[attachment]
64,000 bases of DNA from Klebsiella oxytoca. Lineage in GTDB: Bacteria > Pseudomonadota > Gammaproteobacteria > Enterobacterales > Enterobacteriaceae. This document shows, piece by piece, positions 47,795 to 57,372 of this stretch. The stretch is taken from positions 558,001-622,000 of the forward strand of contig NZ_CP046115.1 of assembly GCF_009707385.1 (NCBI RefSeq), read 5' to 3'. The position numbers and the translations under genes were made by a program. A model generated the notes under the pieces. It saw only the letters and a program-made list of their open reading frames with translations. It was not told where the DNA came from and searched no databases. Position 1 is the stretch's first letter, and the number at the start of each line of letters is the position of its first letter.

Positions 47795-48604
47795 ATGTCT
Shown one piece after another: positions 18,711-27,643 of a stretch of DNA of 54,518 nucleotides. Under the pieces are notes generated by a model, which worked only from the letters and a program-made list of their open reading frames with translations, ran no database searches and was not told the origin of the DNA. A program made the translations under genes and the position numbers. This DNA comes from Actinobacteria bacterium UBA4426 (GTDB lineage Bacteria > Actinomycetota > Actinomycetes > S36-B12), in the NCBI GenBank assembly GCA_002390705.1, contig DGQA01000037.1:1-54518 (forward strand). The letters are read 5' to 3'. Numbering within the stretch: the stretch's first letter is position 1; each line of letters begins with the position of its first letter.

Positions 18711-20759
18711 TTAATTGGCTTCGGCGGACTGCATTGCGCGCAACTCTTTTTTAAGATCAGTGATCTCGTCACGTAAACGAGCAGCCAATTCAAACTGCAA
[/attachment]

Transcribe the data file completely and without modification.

64,000 bases of DNA from Klebsiella oxytoca. Lineage in GTDB: Bacteria > Pseudomonadota > Gammaproteobacteria > Enterobacterales > Enterobacteriaceae. This document shows, piece by piece, positions 47,795 to 57,372 of this stretch. The stretch is taken from positions 558,001-622,000 of the forward strand of contig NZ_CP046115.1 of assembly GCF_009707385.1 (NCBI RefSeq), read 5' to 3'. The position numbers and the translations under genes were made by a program. A model generated the notes under the pieces. It saw only the letters and a program-made list of their open reading frames with translations. It was not told where the DNA came from and searched no databases. Position 1 is the stretch's first letter, and the number at the start of each line of letters is the position of its first letter.

Positions 47795-48604
47795 ATGTCT
Shown one piece after another: positions 18,711-27,643 of a stretch of DNA of 54,518 nucleotides. Under the pieces are notes generated by a model, which worked only from the letters and a program-made list of their open reading frames with translations, ran no database searches and was not told the origin of the DNA. A program made the translations under genes and the position numbers. This DNA comes from Actinobacteria bacterium UBA4426 (GTDB lineage Bacteria > Actinomycetota > Actinomycetes > S36-B12), in the NCBI GenBank assembly GCA_002390705.1, contig DGQA01000037.1:1-54518 (forward strand). The letters are read 5' to 3'. Numbering within the stretch: the stretch's first letter is position 1; each line of letters begins with the position of its first letter.

Positions 18711-20759
18711 TTAATTGGCTTCGGCGGACTGCATTGCGCGCAACTCTTTTTTAAGATCAGTGATCTCGTCACGTAAACGAGCAGCCAATTCAAACTGCAA